YY started out as a social network for gamers. Gamers would make friends across China on YY, so they didn’t have to play video games alone. YY launched a service to solve the problem that gamers were having. Eric He, the CFO of YY, said “There’s no time for them to type text. When they play games, they are very concentrated. So they are very busy with their hands.” Eric explains YY provided high-quality audio software so players could just talk to each other while playing games. The conversations could be just saying hello or a heads up in the game.
However, YY quickly transformed when users started singing to each other on the YY gaming platform. It turned into a kind of bedroom or living room karaoke. When girls started to pop up on the male-dominated gamer site singing to thousands of viewers, the staff at YY didn’t know what to make of this growing trend. Eric He said it wasn’t until he decided to have a karaoke contest out of the growing trend that he realized the true monetary potential YY had. He stated, “We were trying to figure out, how should we rank, you know, performer A is better than performer B?” The staff at YY decided that they would give users free virtual tickets so users could vote for their favorite singers. However, before the contest kicked off, a staff member from YY was on Taobao, an Internet marketplace, and was surprised to see people selling the free virtual tickets for the karaoke contest. The tickets had a going price tag of 25 cents per ticket.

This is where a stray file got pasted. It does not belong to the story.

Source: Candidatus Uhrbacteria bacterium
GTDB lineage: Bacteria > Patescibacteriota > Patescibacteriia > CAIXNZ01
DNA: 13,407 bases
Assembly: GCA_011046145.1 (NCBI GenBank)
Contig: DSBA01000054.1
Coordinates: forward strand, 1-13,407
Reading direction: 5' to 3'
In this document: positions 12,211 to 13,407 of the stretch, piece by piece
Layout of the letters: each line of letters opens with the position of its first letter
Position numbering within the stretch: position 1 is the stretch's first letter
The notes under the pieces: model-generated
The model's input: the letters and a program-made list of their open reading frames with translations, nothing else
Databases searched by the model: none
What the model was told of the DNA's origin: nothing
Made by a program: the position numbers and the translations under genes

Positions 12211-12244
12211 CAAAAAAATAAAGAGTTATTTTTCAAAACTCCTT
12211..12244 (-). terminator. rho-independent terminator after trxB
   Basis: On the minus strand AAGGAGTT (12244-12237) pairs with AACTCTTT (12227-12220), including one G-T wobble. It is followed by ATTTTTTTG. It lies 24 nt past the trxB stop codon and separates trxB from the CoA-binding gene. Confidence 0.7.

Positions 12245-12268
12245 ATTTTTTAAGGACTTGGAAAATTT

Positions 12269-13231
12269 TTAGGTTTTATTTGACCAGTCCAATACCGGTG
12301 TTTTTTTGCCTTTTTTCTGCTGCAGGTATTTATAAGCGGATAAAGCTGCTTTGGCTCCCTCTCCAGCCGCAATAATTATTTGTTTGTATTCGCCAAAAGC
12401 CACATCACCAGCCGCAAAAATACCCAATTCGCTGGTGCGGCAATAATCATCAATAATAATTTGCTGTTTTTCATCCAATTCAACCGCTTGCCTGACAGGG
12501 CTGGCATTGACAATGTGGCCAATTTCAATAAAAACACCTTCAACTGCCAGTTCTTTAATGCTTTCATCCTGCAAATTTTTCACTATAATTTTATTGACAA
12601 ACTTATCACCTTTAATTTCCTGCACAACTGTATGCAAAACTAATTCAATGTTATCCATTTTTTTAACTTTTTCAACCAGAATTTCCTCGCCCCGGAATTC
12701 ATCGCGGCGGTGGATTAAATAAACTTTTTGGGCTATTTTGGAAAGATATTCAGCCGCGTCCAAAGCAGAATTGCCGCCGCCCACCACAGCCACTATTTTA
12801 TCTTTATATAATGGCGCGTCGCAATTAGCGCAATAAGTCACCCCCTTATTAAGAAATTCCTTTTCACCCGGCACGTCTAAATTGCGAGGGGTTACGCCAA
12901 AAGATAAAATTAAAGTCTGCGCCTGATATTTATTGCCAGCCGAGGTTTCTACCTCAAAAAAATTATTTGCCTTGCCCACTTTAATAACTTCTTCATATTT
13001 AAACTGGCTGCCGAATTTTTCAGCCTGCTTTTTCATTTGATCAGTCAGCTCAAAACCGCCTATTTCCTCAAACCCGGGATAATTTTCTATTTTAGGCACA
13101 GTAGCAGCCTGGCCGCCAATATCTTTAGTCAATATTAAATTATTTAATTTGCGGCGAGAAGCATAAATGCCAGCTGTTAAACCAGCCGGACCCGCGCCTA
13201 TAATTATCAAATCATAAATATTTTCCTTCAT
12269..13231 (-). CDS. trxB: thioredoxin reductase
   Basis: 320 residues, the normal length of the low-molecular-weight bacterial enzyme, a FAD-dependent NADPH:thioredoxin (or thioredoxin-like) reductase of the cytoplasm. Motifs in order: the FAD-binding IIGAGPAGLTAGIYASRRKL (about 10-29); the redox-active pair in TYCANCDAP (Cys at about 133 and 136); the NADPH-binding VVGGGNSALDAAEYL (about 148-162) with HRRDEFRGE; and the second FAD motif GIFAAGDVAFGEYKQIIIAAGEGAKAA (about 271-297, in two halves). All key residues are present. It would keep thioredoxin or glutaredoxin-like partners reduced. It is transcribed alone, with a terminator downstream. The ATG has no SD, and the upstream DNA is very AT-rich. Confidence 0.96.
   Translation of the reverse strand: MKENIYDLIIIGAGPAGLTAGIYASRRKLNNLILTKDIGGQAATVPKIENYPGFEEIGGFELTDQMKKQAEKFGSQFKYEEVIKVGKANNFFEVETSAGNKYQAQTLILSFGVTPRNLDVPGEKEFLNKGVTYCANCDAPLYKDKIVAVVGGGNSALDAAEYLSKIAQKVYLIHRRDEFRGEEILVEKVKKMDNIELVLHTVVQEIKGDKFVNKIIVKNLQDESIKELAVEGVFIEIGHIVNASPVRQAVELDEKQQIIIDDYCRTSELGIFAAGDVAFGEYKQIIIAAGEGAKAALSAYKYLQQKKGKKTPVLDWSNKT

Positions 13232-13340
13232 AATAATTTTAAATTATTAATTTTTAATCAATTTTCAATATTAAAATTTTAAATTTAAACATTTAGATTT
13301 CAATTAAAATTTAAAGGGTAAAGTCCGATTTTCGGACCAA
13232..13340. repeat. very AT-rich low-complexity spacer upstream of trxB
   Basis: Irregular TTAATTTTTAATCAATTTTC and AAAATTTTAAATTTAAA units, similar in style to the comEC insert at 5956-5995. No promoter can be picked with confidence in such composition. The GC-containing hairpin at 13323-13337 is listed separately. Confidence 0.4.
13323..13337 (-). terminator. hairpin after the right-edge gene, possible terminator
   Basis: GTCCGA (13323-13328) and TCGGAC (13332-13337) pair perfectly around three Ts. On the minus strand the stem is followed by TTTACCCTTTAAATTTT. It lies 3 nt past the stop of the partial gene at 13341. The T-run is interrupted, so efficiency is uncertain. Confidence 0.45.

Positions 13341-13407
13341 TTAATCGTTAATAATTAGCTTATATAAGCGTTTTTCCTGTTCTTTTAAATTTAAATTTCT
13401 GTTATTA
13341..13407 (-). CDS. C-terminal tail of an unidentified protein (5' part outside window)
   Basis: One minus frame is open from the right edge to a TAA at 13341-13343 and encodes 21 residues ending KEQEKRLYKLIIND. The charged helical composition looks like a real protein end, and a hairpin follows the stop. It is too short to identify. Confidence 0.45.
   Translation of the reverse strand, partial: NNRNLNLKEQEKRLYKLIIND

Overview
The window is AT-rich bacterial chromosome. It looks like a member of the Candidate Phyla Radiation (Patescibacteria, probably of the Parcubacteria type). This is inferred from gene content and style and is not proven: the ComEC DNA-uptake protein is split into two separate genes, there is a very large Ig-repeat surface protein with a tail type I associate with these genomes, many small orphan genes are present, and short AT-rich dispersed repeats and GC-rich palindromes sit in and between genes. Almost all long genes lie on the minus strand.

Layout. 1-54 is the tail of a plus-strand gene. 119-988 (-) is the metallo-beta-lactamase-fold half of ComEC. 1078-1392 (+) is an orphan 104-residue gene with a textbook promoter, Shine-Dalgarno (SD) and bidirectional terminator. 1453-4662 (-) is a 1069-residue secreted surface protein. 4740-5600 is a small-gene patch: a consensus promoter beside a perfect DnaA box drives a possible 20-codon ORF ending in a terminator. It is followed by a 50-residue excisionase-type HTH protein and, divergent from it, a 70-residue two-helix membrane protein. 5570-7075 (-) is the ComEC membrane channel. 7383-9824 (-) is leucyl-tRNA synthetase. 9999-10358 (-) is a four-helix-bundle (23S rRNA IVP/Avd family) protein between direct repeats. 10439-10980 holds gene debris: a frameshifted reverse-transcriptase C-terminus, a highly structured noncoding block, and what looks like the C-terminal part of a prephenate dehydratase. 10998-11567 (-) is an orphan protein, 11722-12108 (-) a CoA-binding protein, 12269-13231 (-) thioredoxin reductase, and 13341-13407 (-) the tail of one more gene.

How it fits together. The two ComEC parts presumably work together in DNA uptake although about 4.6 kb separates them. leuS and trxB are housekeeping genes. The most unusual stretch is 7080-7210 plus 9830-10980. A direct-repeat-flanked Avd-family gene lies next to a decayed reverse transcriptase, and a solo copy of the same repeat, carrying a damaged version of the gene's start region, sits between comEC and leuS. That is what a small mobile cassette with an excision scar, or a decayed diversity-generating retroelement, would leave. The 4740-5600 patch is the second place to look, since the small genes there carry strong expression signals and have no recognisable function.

He said, “That was like lightning to us. We realized that the little ticket actually means something.” YY was a company with no business model and they did not know how they would generate money until this karaoke contest came about. YY members can now show karaoke singers their appreciation by emojis or text images that they can send to the performers. The emojis can be candy, beer, hearts, or virtual Bentleys with vanity plates. These emojis hold a monetary value, which is split between YY (60%) and the performer (40%). Emojis start at 10 to 15 cents and can range in price. Members have user status names like Dukes, Earls, and Kings. However, these status names come with a hefty price tag, King is Valued at 20,000 dollars.
The big take away from YY’s story is that they listen to their consumers and transformed their company and increased users by 3 percent, every week consecutively for 100 weeks. However, they were still not making money and had no business model. The consumers told YY what they wanted and basically made their business model for them. Maybe the Music Industry can take a page from YY’s story and listen to the consumers, instead of telling them what they want, and then make the needed changes.